Trump sticks to hockey

U.S. pres­i­dent calls Pen­guins ‘true cham­pi­ons and in­cred­i­ble pa­tri­ots’

Northumberland Today - - SPORTS - STEPHEN WHYNO

WASH­ING­TON — After adding to the up­roar over NFL play­ers who protest dur­ing the na­tional an­them, U.S. Pres­i­dent Don­ald Trump mostly stuck to hockey in hon­our­ing the Stan­ley Cup­win­ning Pitts­burgh Pen­guins on Tues­day, call­ing them “true cham­pi­ons and in­cred­i­ble pa­tri­ots.”

Trump wel­comed the Pen­guins into the Oval Of­fice and cel­e­brated their sec­ond con­sec­u­tive cham­pi­onship in the East Room of the White House. He sin­gled out the achieve­ments of play­off MVP Sid­ney Crosby, Ev­geni Malkin and Phil Kes­sel, among oth­ers.

Trump has grabbed a num­ber of sports head­lines in re­cent weeks, in­clud­ing his crit­i­cism of NFL play­ers for kneel­ing dur­ing the an­them and his de­ci­sion to dis­in­vite the NBA cham­pion Golden State War­riors from the White House for the type of cham­pi­onship visit made by the Pen­guins, the New Eng­land Pa­tri­ots and the Chicago Cubs along with Clem­son foot­ball team.

“Ev­ery­body wanted to be here to­day,” Trump said of the Pen­guins. “And I know why.”

Hours after tweet­ing that the tax code should be changed to pun­ish NFL teams over the an­them is­sue, Trump joked that Pen­guins co-owner Ron Burkle should help him rene­go­ti­ate NAFTA but largely avoided any talk about other sports.

“It’s been an hon­our to have them all here,” Trump said.

Crosby has said on mul­ti­ple oc­ca­sions that the team’s de­ci­sion to go to the White House was not po­lit­i­cally mo­ti­vated. Coach Mike Sul­li­van said the Pen­guins un­der­stand the cir­cum­stances of their visit and that he didn’t feel like Trump was us­ing them as a po­lit­i­cal prop.

“We’ve stated clearly from the get-go that our visit to the White House is not po­lit­i­cal,” Sul­li­van said. “No­body’s choos­ing a side. No­body’s tak­ing a stand. We are sim­ply hon­our­ing our cham­pi­onship and the ac­com­plish­ments of this group of play­ers over this sea­son or the last two sea­sons.”

Of the 18 play­ers who won the Cup last sea­son and are still with the Pen­guins, seven are Amer­i­can: Kes­sel, Ian Cole, Brian Du­moulin, Jake Guentzel, Bryan Rust, Chad Ruh­wedel and Conor Sheary. Crosby and six oth­ers are Cana­dian, two are Swedish, one is Rus­sian and one is Fin­nish.

Trump con­grat­u­lated the Pen­guins for be­ing the first backto-back Cup cham­pi­ons since the Detroit Red Wings in 1997 and 1998, com­pli­mented co-owner Mario Lemieux’s golf game and drew boos when he ref­er­enced Pitts­burgh’s up­com­ing game against the ri­val Wash­ing­ton Cap­i­tals. He said he ex­pected the Pen­guins to be back at the White House next year.

“This is re­ally a truly great group of world cham­pi­ons,” Trump said. “That’s what they are. They’re world cham­pi­ons.”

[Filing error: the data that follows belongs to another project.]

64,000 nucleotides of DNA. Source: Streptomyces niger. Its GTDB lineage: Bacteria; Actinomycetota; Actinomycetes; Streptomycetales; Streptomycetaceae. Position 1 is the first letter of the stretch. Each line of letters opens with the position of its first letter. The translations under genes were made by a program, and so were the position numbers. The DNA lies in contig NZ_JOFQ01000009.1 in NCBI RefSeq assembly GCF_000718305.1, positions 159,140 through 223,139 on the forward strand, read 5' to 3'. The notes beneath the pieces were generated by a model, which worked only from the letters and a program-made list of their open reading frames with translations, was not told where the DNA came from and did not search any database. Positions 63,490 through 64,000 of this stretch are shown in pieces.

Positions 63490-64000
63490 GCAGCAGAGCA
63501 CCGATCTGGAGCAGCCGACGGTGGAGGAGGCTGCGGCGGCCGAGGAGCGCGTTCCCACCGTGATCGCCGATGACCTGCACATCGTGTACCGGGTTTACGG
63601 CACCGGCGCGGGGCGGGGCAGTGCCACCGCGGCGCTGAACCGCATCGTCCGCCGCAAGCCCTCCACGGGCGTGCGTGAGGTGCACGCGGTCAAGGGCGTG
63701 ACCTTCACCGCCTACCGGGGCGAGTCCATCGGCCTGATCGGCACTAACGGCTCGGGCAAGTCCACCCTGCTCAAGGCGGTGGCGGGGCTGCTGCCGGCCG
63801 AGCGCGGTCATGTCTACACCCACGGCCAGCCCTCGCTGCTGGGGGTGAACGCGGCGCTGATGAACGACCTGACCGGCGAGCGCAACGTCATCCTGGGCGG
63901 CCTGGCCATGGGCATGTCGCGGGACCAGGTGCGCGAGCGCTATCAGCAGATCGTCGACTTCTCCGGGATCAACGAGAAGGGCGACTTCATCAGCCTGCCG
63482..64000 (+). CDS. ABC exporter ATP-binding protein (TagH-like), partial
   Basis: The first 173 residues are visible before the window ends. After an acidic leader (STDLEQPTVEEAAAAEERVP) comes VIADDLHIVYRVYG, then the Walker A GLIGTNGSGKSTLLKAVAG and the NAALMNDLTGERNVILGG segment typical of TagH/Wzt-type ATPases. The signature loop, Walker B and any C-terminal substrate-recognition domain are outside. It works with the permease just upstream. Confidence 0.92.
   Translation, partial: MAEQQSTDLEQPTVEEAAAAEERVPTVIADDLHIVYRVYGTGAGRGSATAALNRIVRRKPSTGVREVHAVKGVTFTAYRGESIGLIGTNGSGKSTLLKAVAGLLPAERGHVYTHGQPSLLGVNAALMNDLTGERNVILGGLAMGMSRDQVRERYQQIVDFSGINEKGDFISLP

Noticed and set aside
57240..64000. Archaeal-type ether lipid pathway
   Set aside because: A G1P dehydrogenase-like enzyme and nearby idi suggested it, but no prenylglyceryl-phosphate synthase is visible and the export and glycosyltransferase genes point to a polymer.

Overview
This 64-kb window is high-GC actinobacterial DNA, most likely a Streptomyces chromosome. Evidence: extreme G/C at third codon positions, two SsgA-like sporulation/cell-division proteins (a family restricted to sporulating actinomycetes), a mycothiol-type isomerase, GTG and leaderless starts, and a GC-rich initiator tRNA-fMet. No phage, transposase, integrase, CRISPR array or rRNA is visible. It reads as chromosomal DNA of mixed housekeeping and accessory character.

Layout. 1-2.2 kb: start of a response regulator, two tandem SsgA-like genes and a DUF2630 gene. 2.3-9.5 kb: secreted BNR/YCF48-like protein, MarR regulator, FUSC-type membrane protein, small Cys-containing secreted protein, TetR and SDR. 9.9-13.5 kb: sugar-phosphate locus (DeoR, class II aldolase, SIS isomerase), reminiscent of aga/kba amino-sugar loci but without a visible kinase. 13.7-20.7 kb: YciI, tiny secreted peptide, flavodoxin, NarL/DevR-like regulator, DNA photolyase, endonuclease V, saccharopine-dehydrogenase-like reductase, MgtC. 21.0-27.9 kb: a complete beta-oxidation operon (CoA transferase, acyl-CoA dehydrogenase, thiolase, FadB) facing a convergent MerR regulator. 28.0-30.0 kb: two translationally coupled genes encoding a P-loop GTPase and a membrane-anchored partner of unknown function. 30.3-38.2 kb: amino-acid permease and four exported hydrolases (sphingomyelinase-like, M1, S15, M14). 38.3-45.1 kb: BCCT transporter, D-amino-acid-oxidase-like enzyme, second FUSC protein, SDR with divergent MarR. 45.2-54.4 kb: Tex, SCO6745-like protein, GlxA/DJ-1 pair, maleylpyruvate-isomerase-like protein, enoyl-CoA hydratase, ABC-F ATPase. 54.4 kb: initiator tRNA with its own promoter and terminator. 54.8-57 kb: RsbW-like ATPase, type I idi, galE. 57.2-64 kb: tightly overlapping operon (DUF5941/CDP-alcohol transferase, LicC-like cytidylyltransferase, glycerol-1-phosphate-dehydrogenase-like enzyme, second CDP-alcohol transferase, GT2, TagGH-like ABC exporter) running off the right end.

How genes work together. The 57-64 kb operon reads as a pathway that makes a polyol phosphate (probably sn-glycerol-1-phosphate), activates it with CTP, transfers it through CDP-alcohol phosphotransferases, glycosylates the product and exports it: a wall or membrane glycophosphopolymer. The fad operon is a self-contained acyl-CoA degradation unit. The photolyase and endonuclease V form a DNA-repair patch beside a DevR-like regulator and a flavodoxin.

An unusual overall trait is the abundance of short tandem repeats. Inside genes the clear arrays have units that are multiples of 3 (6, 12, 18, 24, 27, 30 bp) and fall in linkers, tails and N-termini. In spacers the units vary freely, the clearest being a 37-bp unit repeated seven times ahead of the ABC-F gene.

Sul­li­van, the only mem­ber of the team who spoke to re­porters after the visit, said “zero” pol­i­tics came up with Trump be­hind closed doors.

Tampa Bay Light­ning for­ward J.T. Brown, one of 18 black play­ers in the NHL, be­came the first hockey player to en­gage in an an­them protest when he raised his fist while stand­ing on the bench be­fore a game Satur­day night. Sul­li­van said he wouldn’t have a prob­lem if one of his play­ers took a knee dur­ing the na­tional an­them.

“We’re very re­spect­ful of any­one’s right to protest or demon­strate as they see fit,” said Sul­li­van, who is Amer­i­can. “We’re very re­spect­ful of it.”

The Pen­guins had one black player on their cham­pi­onship team, Trevor Da­ley, but he signed with Detroit in the off-sea­son and did not travel to Wash­ing­ton be­cause the Red Wings were play­ing in Dal­las. They cur­rently have one black player, Ryan Reaves, but he and oth­ers ac­quired over the sum­mer who didn’t win the Cup also did not go to the White House.

Trump has called on NFL own­ers to fire play­ers who don’t stand for the an­them and urged fans to boy­cott games in a se­ries of tweets. He tweeted that he in­structed Vi­cePres­i­dent Mike Pence to leave a game be­tween the San Fran­cisco 49ers and In­di­anapo­lis Colts on Sun­day if there were any an­them protests, which Pence did.

NHL Com­mis­sioner Gary Bettman told The As­so­ci­ated Press re­cently that said he re­spects play­ers’ views on po­lit­i­cal and so­cial is­sues and “peo­ple are go­ing to have to de­cide what makes them com­fort­able.” Bettman said so­cial is­sues “are a mat­ter of in­di­vid­ual be­lief and in­di­vid­ual choice.”

Sul­li­van also said the team pre­sented Trump with an undis­closed gift.

SU­SAN WALSH/THE AS­SO­CI­ATED PRESS

Pitts­burgh Pen­guins’ cap­tain Sid­ney Crosby, third from left, lis­tens as U.S. Pres­i­dent Don­ald Trump, right, speaks about the 2017 NHL Stan­ley Cup Cham­pion Pitts­burgh Pen­guins, on Tues­day, dur­ing a cer­e­mony in the East Room of the White House, in Wash­ing­ton.

SHAWN BALD­WIN/THE AS­SO­CI­ATED PRESS FILES

In this Oct. 23, 2000, file photo, UN Sec­re­tary-General Kofi An­nan, left, jokes with box­ing great Muham­mad Ali dur­ing a photo ses­sion with UN Mes­sen­gers of Peace at the United Na­tions. Muham­mad Ali En­ter­prises is su­ing the Fox Broad­cast­ing Com­pany for more than $30 mil­lion for what it says was Fox’s unau­tho­rized use of the famed boxer’s im­age in a video that ran just be­fore its broad­cast of the 2017 Su­per Bowl. The fed­eral law­suit was filed Tues­day in Chicago.

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